## Replicating (some of) the Fish Paper
##########################################################################
##We load the data in. It is a csv file so we indicate that a comma is the separating
##value. It also has row headers, so we specify that as well.
data <- FishData
##We can then look at the first few rows with the head() command
head(data)
##There are extra row numbers, so we remove those
data <- data[,-1]
##Let's look at the data
summary(data)
##Some plots of the data
hist(data$fhrev) # freedom house scores 1=most free, 7=least free
plot(data$muslim, data$fhrev)
plot(data$income, data$fhrev)
##Let's manually look at the means
summary(data$fhrev[data$muslim==1])
summary(data$fhrev[data$muslim==0])
##What if we look at a bivariate regression. Use the lm() function.
##We can save the model like any other function
model.0 <- lm(fhrev ~ muslim, data=data)
model.0
summary(model.0)
##We can easily add covariates.
model.5 <- lm(fhrev ~ muslim + income, data=data)
model.5
summary(model.5)
##We can also visualize the results.
names(model.5)
model.5$coefficients
plot(data$income, data$fhrev)
abline(model.5$coefficients[1], model.5$coefficients[3])
##Save the figure (it will go to your current working directory)
pdf(file= "MyRegression.pdf")
plot(data$income, data$fhrev)
abline(model.5$coefficients[1], model.5$coefficients[3])
dev.off()
#################################################################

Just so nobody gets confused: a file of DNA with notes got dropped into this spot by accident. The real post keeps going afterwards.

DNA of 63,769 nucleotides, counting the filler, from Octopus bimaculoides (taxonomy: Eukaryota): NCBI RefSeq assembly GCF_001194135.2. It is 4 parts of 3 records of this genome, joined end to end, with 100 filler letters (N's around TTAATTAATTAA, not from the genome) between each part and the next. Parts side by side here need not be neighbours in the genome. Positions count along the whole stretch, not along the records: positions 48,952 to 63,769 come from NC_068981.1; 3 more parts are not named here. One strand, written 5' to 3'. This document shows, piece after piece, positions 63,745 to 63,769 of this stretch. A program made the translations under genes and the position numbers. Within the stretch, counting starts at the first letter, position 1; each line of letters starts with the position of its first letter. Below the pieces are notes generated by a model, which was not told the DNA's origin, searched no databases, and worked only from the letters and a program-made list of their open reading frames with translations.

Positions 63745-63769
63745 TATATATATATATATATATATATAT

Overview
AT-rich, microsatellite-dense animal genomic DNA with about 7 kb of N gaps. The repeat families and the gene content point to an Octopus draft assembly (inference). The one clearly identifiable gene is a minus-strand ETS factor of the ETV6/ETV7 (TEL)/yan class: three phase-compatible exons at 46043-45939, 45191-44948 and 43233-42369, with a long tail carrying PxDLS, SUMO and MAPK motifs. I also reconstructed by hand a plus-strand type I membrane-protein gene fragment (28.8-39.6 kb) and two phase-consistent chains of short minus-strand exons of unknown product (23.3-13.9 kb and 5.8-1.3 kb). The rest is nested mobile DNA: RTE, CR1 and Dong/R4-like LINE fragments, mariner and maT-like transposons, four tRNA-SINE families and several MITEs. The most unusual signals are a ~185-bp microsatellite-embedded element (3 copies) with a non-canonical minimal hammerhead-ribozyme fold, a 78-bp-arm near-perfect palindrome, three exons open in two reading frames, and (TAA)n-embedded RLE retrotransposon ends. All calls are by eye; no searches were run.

## Sampling and Random Numbers
#################################################################
## Let's say that I'm a lazy movie reviewer and I give out three kinds of
## reviews: negative, neutral and positive. Since I'm lazy, I assign
## reviews at random with the following probabilities:
## negative - 30%
## neutral - 50%
## positive - 20%
## We can get random draws of this with the sample function. type help(sample)
## for descriptions of all the arguments.
sample(c("negative","neutral","positive"), size=5, replace=TRUE,
prob=c(.3,.5,.2))
## We might want to take the verbal story and turn it into a math story.
## To that end, we can define the following random variable:
##
## -1 if negative;
## X = 0 if neutral;
## 1 if positive;
##
## This is exactly the same as before, except replace words with math
sample(c(-1,0,1), size=5, replace=TRUE, prob=c(.3,.5,.2))
## create simulations of this random variable
## by drawing randomly from its distribution
set.seed(12345)
reviews <- sample(c(-1,0,1), size=10000, replace=TRUE, prob=c(.3,.5,.2))